Villa Vizcaya – Miami, Florida, U.S.A.

Villa Vizcaya – Miami, Florida, U.S.A.

A Grand Winter Escape, Italian Style Sometimes called the “Hearst Castle of the East,” the Italian Renaissance-style Villa Vizcaya was completed in 1916 as the extravagant wintertime retreat of Chicago industrialist James Deering, known for his deep pockets and keen European sensibility. A thousand continental artisans labored for five years to create the estate and its world-famous bay-front gardens in then-undeveloped Miami (whose population at the time was less than 10,000), incorporating a rich collection of antique doors, gates, paneling, ceilings, fireplaces, and decorative arts brought home from Europe by the owner and his architects. Deerings’ fascination with 15th-through 18th-century art and architecture is obvious in every detail of the lavish mansion, forty-two of whose seventy rooms are open to the public. It’s a remarkable paean to late Renaissance architecture, authentic enough to convince visitors that it’s been standing here overlooking Biscayne Bay for 400 years. Of Vizcaya’s current 28 acres (all that remains of the original 180), 10 are dedicated to formal gardens planned by Deering’s Florentine-educated landscape artist. Adaptations were made to accommodate South Florida’s brilliant light and subtropical climate, but the stone fountains, grottoes, statuary, and plant life still evoke a Mediterranean grandeur of centuries past and make a favorite spot for wedding photos. The waterfront tea house, with its little footbridge, is a traditional proposal spot.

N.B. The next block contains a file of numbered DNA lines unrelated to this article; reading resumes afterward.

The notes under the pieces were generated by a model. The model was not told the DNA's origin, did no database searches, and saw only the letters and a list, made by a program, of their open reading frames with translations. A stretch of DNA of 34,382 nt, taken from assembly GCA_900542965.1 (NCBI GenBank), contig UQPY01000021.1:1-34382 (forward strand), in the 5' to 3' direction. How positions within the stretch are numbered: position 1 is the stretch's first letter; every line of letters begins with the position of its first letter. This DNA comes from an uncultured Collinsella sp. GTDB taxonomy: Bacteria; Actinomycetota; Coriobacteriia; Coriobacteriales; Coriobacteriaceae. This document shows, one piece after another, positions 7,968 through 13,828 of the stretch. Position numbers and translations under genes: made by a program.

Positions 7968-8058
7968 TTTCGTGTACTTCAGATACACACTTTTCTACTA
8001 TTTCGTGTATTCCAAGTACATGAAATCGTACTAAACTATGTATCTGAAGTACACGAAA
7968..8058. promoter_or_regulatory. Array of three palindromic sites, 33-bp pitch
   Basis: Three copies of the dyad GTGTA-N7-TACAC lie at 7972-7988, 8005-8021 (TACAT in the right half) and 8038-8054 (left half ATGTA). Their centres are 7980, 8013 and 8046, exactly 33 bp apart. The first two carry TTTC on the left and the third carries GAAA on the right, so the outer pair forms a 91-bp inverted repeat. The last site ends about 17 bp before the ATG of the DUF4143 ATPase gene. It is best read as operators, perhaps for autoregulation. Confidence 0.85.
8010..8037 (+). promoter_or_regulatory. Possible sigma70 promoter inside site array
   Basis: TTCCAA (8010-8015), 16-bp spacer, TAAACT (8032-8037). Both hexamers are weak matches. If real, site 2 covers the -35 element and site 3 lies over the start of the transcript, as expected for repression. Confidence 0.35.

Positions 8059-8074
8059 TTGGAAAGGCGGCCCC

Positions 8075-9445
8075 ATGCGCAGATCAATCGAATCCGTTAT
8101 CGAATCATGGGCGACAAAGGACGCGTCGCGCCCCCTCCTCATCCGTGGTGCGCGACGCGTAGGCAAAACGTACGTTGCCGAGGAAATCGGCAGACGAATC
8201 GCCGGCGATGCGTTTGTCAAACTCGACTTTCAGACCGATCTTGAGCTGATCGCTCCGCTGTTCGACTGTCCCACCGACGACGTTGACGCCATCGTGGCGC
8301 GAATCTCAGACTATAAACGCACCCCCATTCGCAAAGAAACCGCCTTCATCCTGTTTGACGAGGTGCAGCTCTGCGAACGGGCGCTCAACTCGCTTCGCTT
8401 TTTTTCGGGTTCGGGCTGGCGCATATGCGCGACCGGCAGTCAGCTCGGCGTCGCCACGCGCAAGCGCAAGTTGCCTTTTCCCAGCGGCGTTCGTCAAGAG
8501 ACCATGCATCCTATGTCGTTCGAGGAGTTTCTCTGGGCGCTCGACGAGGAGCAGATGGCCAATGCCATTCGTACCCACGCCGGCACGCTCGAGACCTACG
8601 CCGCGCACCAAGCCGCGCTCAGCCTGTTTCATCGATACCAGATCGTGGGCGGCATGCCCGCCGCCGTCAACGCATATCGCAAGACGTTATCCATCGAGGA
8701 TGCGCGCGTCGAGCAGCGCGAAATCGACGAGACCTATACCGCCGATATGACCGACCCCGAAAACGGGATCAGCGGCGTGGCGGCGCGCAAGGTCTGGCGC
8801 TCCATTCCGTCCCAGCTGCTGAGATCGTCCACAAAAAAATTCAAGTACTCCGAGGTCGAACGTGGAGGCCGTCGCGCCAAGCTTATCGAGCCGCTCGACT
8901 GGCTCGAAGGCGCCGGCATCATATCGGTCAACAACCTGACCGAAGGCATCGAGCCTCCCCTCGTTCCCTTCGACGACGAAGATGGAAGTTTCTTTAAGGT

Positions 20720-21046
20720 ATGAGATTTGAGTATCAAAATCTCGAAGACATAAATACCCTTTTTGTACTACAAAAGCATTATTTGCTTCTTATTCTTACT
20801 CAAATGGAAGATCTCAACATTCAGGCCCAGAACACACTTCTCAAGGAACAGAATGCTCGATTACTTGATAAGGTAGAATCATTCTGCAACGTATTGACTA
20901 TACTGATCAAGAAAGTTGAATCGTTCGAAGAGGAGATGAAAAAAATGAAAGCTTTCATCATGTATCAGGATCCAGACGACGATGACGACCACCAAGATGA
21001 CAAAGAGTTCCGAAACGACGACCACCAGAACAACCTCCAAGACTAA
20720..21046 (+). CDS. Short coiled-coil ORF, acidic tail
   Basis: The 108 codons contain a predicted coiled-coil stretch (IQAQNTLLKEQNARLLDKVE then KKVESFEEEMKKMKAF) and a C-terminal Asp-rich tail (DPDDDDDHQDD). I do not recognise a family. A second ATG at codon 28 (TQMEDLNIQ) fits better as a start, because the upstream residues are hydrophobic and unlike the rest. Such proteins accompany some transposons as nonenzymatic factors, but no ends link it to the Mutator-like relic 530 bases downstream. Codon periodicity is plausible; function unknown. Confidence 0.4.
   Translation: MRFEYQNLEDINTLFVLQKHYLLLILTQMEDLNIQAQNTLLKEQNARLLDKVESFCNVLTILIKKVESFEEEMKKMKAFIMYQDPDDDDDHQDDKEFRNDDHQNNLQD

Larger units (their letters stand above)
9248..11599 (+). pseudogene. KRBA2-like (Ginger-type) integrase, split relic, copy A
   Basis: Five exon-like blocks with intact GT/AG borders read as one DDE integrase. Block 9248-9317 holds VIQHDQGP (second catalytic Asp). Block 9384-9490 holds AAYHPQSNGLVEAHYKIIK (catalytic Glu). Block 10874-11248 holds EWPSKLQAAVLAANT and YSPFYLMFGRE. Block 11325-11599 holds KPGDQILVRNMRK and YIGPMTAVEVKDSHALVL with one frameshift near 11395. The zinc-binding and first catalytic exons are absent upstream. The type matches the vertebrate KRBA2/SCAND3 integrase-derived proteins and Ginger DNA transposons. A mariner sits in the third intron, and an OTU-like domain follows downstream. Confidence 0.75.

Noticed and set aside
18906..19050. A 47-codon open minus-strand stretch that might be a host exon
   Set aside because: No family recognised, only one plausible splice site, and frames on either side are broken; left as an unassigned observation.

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A Grand Winter Escape, Italian Style

Sometimes called the “Hearst Castle of the East,” the Italian Renaissance-style Villa Vizcaya was completed in 1916 as the extravagant wintertime retreat of Chicago industrialist James Deering, known for his deep pockets and keen European sensibility.

A thousand continental artisans labored for five years to create the estate and its world-famous bay-front gardens in then-undeveloped Miami (whose population at the time was less than 10,000), incorporating a rich collection of antique doors, gates, paneling, ceilings, fireplaces, and decorative arts brought home from Europe by the owner and his architects.

Deerings’ fascination with 15th-through 18th-century art and architecture is obvious in every detail of the lavish mansion, forty-two of whose seventy rooms are open to the public. It’s a remarkable paean to late Renaissance architecture, authentic enough to convince visitors that it’s been standing here overlooking Biscayne Bay for 400 years.

Of Vizcaya’s current 28 acres (all that remains of the original 180), 10 are dedicated to formal gardens planned by Deering’s Florentine-educated landscape artist. Adaptations were made to accommodate South Florida’s brilliant light and subtropical climate, but the stone fountains, grottoes, statuary, and plant life still evoke a Mediterranean grandeur of centuries past and make a favorite spot for wedding photos. The waterfront tea house, with its little footbridge, is a traditional proposal spot.

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